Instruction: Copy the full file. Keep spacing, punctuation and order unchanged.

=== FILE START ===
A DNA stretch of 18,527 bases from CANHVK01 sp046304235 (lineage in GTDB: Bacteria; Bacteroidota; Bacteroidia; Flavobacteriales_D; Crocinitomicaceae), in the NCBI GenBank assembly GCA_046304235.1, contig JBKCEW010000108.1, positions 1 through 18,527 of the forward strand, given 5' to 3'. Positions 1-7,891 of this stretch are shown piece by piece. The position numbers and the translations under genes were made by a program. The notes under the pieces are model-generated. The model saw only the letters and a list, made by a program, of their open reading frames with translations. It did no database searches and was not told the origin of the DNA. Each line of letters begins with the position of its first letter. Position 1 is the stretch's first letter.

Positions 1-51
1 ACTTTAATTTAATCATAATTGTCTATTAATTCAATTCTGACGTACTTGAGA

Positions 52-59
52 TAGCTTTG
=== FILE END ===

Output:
A DNA stretch of 18,527 bases from CANHVK01 sp046304235 (lineage in GTDB: Bacteria; Bacteroidota; Bacteroidia; Flavobacteriales_D; Crocinitomicaceae), in the NCBI GenBank assembly GCA_046304235.1, contig JBKCEW010000108.1, positions 1 through 18,527 of the forward strand, given 5' to 3'. Positions 1-7,891 of this stretch are shown piece by piece. The position numbers and the translations under genes were made by a program. The notes under the pieces are model-generated. The model saw only the letters and a list, made by a program, of their open reading frames with translations. It did no database searches and was not told the origin of the DNA. Each line of letters begins with the position of its first letter. Position 1 is the stretch's first letter.

Positions 1-51
1 ACTTTAATTTAATCATAATTGTCTATTAATTCAATTCTGACGTACTTGAGA

Positions 52-59
52 TAGCTTTG